Some people are amazed by the abilities of ChatGPT. Last week Michelle asked it to write an article about why it’s important for trucking companies to focus on cybersecurity, and it did a pretty good job of covering the topic.

I (Dan) decided to ask it to write a review of my book Powers and Principalities. That didn’t go so well. ChatGPT seems to think my protagonist was named “David Hazard” (it was actually Clay Bender) and that the book was about a demonic threat to the president of the United States. (Not even close.) I’m sure it’s possible my books aren’t famous enough for ChatGPT to know about, but if that’s the case it should have said, “I don’t know anything about this book” rather than making something up.

So we find AI-generated content to be very much a mixed bag around here. But we also recognize it’s getting more sophisticated all the time, and we do think content-writing companies like ours have reason to be concerned that certain clients will, at some point down the road, find it cheaper and easier to let the AI bots do the writing for them.

If that’s the case, how can professional writers save their livelihoods?

We think the key is wisdom. It’s the one thing no machine can ever offer you.

AI can learn to scour the Internet for information in record speed, organize it, catalog it, calculate the meaning of a question or a command and spit out that information in response with remarkable speed and clarity.

But it can’t make moral calculations. It can’t know right from wrong. And it can’t care. It can’t empathize. It can only spit out what it’s programmed to spit out, however sophisticated that may be.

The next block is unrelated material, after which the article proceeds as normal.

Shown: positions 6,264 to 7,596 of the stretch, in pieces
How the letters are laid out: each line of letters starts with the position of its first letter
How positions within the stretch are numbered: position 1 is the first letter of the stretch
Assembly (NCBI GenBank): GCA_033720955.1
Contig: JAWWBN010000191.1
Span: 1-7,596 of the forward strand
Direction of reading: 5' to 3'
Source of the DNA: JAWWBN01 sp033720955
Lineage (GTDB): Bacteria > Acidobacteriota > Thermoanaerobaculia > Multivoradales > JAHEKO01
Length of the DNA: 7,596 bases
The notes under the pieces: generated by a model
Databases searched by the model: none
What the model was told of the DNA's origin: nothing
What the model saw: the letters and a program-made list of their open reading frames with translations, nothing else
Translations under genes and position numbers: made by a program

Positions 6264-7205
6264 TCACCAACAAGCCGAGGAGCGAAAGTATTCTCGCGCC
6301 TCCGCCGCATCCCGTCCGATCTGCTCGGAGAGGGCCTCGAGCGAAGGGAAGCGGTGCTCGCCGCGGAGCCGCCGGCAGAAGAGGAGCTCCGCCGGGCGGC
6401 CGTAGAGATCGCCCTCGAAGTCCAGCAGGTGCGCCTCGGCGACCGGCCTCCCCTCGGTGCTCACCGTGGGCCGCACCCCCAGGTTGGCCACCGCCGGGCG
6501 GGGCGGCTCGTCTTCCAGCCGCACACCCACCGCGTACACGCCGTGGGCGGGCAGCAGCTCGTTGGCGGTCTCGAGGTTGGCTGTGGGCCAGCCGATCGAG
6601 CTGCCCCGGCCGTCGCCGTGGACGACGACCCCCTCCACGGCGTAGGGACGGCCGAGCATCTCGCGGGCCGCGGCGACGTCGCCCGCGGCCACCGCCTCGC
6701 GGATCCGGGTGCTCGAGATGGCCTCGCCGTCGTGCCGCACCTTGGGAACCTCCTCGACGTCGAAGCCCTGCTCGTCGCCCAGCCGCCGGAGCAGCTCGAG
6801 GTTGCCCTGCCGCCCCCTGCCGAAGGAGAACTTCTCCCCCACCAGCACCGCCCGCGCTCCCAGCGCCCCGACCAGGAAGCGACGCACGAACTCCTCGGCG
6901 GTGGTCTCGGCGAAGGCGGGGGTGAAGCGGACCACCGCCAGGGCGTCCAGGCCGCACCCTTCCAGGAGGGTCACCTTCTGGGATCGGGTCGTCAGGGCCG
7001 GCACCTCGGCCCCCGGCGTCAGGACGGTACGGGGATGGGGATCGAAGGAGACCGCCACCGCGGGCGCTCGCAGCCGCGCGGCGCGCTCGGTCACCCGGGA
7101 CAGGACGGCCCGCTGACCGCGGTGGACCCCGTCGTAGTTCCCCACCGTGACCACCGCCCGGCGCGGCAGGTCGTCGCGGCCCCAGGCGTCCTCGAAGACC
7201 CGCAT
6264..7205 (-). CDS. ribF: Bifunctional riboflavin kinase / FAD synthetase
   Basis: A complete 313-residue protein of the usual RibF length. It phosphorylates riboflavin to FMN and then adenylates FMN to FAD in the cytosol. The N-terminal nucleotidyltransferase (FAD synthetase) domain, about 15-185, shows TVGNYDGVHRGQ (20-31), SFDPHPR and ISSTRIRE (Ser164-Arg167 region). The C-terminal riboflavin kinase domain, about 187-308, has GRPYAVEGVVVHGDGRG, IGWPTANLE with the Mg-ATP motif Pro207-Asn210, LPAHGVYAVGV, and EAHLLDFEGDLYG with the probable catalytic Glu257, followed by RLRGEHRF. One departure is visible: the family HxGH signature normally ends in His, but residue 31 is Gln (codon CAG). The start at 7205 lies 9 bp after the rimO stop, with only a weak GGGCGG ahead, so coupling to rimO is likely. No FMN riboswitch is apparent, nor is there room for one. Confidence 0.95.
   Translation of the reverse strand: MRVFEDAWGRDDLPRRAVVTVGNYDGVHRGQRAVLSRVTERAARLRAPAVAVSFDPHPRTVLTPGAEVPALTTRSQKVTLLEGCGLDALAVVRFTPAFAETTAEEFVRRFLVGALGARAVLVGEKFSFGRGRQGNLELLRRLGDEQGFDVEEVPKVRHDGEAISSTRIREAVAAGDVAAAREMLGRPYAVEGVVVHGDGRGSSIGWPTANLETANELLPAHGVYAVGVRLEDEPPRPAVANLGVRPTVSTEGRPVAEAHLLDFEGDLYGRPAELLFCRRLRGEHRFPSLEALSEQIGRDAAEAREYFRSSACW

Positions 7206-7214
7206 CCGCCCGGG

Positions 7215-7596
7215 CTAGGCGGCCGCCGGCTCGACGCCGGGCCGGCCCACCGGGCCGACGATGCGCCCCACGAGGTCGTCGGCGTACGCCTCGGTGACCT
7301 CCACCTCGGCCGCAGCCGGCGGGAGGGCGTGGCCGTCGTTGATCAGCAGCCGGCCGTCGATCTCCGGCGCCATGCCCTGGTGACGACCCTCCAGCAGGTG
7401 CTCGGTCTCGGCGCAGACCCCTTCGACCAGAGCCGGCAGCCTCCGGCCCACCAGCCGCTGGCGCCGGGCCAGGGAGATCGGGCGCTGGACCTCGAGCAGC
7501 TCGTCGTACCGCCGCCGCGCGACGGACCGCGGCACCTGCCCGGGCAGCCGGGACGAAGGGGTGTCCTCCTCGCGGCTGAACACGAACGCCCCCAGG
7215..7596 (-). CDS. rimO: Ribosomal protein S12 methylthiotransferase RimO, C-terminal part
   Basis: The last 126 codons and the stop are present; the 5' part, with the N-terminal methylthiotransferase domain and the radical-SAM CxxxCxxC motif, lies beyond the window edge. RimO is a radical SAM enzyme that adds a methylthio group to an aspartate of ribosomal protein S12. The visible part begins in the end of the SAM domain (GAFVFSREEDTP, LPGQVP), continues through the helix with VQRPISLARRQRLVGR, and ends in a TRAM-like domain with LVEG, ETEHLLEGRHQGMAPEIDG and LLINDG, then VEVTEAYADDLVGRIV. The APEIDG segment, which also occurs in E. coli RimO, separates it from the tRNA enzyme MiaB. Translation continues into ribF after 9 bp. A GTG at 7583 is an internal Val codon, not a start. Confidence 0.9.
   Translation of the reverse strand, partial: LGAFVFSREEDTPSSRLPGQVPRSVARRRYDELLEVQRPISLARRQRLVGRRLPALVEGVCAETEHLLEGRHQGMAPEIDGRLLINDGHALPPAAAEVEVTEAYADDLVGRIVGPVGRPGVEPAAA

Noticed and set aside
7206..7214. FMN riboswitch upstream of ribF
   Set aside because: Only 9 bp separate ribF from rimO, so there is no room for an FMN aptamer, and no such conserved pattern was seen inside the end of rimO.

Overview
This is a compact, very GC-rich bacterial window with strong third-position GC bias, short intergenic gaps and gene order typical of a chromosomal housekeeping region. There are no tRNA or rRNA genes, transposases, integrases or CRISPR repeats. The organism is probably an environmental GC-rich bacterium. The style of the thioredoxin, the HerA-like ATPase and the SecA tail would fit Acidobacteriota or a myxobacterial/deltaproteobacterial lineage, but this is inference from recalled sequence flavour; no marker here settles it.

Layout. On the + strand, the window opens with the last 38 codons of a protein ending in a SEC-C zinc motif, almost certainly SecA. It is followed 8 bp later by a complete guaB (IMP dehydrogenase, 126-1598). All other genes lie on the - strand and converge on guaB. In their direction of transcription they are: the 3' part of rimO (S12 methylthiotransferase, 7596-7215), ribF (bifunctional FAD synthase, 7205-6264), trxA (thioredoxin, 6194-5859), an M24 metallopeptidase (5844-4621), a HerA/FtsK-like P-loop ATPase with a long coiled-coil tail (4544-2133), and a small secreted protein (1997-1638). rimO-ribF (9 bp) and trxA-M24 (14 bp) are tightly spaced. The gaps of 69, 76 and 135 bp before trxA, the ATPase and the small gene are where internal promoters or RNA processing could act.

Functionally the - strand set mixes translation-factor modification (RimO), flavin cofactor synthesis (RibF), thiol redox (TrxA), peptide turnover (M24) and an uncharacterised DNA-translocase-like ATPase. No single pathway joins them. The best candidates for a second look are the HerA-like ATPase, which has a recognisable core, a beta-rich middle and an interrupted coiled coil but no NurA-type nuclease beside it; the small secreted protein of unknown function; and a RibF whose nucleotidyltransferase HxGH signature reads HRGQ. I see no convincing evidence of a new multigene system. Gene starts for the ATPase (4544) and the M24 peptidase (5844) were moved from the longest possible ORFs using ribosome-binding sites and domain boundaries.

Much of what we help clients write is the sharing of wisdom – lessons learned from personal and professional experiences that can help others gain an understanding. Sure, AI can spit out statistics, but the AI doesn’t really know what the statistics mean. The best it can do is aggregate what others have said about them. (And as we saw above, be warned, when it doesn’t know it will make things up.)

The most value-added writing is that which brings forth the wisdom of the writer, or if you’re writing on someone else’s behalf, the wisdom of the client. AI will never be able to offer that wisdom.

Now let’s get our definitions straight. Wisdom isn’t the same as knowledge. You can be in possession of many facts, and you can be able to identify the meaning of those facts. That’s knowledge. It’s not wisdom. Wisdom not only understands the facts, it understands what should and should not be done with the facts, and why. It makes moral calculations and understands the impact on people when facts are deployed in various ways.

And wisdom connects you to God, because as we know from James 1:5-6, wisdom comes from God. God does not pour wisdom into machines – not that He couldn’t, since God can do whatever He wants, but He created us to be the conduits of His wisdom. Not them.

If you’re a professional writer and you don’t want AI to eliminate your job, start thinking of your output in terms of wisdom. It’s the one thing you can offer that no machine ever can. And if you lack wisdom, then read James 1:5-6 again . . . and ask God. It’s the only way to get it, and He isn’t interested in giving it to a machine.